[mailhist-discuss] First email attachment?
jack at 3kitty.org
Sun Mar 12 15:42:10 PDT 2017
I'm not sure if it fits your definition of "attachment", but the COMSYS
mail system at MIT in 1976 (and probably a bit earlier) had a notion of
"Enclosures" which enabled large or non-textual content to be included
in a message outside of the body of the text itself. The message would
include a pointer to a file containing the content to be enclosed, which
the receiving system could retrieve by the local file system, or
mechanism such as FTP, if and when the recipient wanted it.
So the main text message would be delivered by COMSYS, and the enclosure
would be retrieved later by the recipient.
Since there wasn't any protocol defined yet for attachments, messages
sent to recipients outside of the COMSYS world got the enclosure as part
of the message body.
That behavior allowed us to conveniently send large documents in
internal email. It also led to a few complaints. One episode was
captured in the HEADER-PEOPLE archives, when I had just sent something
large (a ~65,000 character document, Oh My!) that caused other people's
mail systems to choke. See below.
For mail history buffs, the world has changed since 1976. Yesterday I
got the following error message:
>>> MAIL From:<jack at 3kitty.org> SIZE=34110228
<<< 552 Message size 34110228 exceeds limits 29360128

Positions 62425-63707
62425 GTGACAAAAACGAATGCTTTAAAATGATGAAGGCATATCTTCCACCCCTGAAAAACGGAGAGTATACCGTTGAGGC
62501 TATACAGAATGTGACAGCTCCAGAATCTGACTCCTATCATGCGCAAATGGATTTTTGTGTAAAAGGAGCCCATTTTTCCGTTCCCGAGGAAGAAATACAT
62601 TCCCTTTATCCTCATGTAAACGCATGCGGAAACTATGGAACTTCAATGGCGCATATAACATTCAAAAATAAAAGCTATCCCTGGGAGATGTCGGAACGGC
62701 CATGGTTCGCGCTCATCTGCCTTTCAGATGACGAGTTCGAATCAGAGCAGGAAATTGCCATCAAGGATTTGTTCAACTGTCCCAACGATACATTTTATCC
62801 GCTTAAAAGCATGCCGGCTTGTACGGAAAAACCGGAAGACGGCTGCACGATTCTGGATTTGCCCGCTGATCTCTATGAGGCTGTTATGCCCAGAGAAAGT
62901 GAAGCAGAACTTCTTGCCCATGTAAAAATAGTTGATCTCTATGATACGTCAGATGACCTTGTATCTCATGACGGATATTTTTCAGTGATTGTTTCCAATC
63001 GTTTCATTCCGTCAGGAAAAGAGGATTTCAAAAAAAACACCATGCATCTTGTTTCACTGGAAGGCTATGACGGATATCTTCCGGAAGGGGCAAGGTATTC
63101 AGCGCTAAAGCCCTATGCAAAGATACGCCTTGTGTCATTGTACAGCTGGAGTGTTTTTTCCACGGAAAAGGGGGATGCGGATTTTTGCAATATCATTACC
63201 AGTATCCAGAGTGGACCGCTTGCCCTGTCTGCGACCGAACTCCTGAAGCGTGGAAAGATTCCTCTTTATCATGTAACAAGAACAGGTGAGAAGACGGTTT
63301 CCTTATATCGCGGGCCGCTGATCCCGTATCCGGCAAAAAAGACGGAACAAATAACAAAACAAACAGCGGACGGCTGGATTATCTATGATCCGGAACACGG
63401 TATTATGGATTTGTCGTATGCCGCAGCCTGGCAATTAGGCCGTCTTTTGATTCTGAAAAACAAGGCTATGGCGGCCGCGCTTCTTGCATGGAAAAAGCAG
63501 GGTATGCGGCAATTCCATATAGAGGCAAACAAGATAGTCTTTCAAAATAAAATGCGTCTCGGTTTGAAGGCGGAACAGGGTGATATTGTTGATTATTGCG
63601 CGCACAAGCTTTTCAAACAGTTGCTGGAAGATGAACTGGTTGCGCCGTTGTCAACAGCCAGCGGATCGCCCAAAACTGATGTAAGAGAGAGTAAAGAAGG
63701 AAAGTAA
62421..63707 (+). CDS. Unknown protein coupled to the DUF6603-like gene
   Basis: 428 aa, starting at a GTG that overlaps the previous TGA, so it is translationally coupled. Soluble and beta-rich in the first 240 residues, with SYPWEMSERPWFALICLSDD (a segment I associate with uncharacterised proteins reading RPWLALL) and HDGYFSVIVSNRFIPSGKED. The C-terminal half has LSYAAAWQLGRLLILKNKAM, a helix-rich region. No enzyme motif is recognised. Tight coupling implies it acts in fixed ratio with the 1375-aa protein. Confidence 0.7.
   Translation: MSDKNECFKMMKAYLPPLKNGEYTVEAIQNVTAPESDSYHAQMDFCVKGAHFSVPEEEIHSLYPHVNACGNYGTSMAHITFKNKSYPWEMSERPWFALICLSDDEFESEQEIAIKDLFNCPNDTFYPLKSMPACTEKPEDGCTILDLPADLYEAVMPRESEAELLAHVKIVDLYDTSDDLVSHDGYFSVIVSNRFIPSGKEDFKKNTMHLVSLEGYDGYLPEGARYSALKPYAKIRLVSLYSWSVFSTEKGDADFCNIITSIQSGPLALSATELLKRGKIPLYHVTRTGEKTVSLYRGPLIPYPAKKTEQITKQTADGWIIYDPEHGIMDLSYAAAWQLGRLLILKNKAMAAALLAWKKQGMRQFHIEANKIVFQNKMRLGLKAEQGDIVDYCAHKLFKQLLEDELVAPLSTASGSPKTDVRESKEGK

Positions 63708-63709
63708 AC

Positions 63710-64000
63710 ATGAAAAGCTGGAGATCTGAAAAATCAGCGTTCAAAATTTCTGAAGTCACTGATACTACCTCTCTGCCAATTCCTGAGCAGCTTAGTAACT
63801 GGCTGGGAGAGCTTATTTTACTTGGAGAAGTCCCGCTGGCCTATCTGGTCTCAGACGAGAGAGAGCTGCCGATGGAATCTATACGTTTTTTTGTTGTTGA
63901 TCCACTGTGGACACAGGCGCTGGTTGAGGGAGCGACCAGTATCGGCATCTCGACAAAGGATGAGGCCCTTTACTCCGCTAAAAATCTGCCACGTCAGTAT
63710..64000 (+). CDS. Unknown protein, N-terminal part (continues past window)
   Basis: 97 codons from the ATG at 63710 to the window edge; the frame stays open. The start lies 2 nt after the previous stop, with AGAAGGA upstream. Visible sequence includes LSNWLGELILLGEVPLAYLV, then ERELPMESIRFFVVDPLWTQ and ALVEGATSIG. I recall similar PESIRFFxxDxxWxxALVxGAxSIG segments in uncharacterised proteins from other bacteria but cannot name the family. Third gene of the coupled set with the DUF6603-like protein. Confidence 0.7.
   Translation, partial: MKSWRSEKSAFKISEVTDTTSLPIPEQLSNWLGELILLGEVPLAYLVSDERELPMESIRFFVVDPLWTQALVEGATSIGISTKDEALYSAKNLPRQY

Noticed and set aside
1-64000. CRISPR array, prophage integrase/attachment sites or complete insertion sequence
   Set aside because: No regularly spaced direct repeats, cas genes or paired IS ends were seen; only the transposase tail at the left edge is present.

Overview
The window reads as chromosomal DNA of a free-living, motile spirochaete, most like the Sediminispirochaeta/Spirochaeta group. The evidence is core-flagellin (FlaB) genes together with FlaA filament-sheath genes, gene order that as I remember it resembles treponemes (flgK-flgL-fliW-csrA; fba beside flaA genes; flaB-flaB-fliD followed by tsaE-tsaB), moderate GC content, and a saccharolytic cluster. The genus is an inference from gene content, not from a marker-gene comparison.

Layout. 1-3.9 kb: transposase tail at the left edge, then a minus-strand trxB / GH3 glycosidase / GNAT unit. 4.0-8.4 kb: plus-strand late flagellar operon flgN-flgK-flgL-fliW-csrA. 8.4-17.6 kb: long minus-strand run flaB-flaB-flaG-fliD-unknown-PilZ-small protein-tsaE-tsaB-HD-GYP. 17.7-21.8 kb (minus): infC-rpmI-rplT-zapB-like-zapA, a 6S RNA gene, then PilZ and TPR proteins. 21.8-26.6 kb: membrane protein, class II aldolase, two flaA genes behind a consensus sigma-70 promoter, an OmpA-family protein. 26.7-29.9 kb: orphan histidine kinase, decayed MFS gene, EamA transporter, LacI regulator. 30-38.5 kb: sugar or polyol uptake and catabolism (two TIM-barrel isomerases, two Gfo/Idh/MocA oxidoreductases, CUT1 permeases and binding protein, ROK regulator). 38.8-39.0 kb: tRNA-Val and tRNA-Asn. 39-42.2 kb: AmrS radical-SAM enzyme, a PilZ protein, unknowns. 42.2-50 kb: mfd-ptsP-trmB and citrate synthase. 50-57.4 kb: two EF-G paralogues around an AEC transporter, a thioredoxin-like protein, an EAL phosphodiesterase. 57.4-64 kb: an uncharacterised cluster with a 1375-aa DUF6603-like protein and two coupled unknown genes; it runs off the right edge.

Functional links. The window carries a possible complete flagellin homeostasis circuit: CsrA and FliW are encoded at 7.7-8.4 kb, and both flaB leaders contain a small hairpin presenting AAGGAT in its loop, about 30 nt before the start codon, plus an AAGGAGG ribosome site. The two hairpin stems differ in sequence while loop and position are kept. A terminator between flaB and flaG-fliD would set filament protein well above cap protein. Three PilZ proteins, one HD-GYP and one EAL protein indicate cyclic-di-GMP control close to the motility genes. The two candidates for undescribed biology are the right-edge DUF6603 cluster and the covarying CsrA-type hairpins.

554 5.0.0 Service unavailable
So, we have two datapoints. ~65000 was a limit in 1976, and 29360128 in
2017. The net has advanced from kilobits to gigabits. Mail from
kilobytes to megabytes. Progress!?
Here's the 1976 message:
DATE: 8 NOV 1976 0828-EDT
FROM: JFH at MIT-DMS
SENDER: JFH at MIT-DMS
SUBJECT: Huge Messages
ACTION-TO: HEADER-PEOPLE at MIT-MC
Sorry about that. I have seen messages at least as large flying
around the net before, so I didn't think anyone would have a problem.
You may have noticed that the message had a line close to the front
labeled 'Enclosure ...'. This is a feature of our internal mail
system which has proven useful in avoiding problems of huge messages.
The actual message is the few lines before the 'Enclosure'. The
text, as passed around in the 'message' contains a pointer to
a file -- i.e. the enclosure. The various mail printing programs
know about the syntax of a file-pointer, and generally append it
to the text when encountered during a printing operation. Individual
receivers can also have their own 'printing format', which instead
of printing the whole disgusting mess in your mail file just prints
a note containing the file name -- this is what the 'enclosure ...' line
is for. For net mail there is no such convention, so unfortunately
the whole thing goes over, headed by the single line note of where
it came from.
On 03/11/2017 12:01 PM, Dave Crocker wrote:
> MIME standardized attachments for Internet Mail, but my recollection is
> that the construct of an attachment(*) existed before MIME. I believe
> various 'department' or 'enterprise' proprietary systems had them, in
> the 1980s.
> Anyone care to offer citations for first support of the construct?
> ps. From the start of Arpanet mail -- at least with Tenex sndmsg -- it
> was possible to incorporate the contents of a file into the body of the
> message, but the result was an indifferentiated body. So it doesn't
> count as an 'attachment' construct. Closer to the point is the early
> convention of uuencoding content -- essentially a manual step into and
> out of the body -- since that was distinguished; but I'm not sure it
> should be classed as 'attachment' in the sense we normally mean.
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